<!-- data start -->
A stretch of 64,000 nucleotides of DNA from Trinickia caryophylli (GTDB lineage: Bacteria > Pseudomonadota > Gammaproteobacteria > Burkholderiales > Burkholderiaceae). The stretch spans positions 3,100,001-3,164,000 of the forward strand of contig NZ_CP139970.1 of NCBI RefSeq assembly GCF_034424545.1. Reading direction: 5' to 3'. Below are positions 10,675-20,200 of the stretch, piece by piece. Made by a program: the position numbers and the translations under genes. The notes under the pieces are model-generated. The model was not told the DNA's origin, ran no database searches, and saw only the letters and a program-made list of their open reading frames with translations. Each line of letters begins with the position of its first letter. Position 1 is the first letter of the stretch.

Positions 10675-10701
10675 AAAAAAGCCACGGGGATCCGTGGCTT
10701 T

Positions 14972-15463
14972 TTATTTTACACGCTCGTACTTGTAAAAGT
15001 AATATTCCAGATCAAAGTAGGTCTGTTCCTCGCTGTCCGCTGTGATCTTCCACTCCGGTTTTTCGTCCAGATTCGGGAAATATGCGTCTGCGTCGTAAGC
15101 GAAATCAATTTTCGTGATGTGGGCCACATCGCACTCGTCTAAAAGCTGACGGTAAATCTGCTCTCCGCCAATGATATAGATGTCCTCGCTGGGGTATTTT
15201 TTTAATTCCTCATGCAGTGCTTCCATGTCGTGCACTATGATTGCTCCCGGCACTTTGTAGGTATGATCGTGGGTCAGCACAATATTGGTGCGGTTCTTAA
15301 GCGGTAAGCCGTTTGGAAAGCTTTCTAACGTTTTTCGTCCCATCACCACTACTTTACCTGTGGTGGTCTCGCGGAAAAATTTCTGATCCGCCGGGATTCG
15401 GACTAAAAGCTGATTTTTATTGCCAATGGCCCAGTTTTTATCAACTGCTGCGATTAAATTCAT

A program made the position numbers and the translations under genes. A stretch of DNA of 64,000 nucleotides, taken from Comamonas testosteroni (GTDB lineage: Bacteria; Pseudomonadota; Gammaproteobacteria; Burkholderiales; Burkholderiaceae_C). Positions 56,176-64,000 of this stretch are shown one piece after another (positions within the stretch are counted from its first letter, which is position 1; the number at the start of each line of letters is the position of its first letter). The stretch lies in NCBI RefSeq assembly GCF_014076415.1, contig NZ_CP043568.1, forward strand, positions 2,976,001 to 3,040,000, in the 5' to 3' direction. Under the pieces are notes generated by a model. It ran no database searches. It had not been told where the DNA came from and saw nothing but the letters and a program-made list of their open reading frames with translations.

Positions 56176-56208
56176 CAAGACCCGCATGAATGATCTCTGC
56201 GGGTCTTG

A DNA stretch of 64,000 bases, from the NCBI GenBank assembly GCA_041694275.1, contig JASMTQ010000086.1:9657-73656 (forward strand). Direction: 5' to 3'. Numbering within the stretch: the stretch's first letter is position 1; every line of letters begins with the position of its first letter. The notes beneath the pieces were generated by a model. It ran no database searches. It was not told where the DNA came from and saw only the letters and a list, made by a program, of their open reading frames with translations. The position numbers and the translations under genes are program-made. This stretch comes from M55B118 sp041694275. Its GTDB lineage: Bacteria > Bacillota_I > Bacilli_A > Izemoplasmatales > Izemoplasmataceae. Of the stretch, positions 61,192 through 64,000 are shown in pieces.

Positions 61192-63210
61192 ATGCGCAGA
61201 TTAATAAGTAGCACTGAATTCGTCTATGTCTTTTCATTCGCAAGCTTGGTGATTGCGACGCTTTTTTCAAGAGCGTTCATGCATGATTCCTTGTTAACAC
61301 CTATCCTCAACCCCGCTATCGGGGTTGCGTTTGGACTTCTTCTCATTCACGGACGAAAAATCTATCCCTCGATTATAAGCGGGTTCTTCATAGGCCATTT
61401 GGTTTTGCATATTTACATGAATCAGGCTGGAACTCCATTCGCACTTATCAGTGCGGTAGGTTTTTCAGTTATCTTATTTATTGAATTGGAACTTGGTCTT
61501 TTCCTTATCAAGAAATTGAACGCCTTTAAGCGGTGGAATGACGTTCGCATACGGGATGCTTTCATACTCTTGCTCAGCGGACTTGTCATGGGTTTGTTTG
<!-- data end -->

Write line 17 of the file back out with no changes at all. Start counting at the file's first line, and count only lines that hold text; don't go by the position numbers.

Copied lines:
Positions 61192-63210